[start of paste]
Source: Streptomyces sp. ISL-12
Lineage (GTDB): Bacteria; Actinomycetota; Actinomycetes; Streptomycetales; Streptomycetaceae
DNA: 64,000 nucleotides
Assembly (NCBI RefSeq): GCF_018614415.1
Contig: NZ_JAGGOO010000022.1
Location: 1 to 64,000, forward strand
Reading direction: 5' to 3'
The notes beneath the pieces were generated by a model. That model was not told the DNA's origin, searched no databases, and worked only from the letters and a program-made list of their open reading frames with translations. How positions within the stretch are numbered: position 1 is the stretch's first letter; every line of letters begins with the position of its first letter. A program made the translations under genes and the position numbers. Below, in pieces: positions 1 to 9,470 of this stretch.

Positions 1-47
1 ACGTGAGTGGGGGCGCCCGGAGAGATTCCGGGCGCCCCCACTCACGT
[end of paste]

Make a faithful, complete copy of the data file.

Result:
Source: Streptomyces sp. ISL-12
Lineage (GTDB): Bacteria; Actinomycetota; Actinomycetes; Streptomycetales; Streptomycetaceae
DNA: 64,000 nucleotides
Assembly (NCBI RefSeq): GCF_018614415.1
Contig: NZ_JAGGOO010000022.1
Location: 1 to 64,000, forward strand
Reading direction: 5' to 3'
The notes beneath the pieces were generated by a model. That model was not told the DNA's origin, searched no databases, and worked only from the letters and a program-made list of their open reading frames with translations. How positions within the stretch are numbered: position 1 is the stretch's first letter; every line of letters begins with the position of its first letter. A program made the translations under genes and the position numbers. Below, in pieces: positions 1 to 9,470 of this stretch.

Positions 1-47
1 ACGTGAGTGGGGGCGCCCGGAGAGATTCCGGGCGCCCCCACTCACGT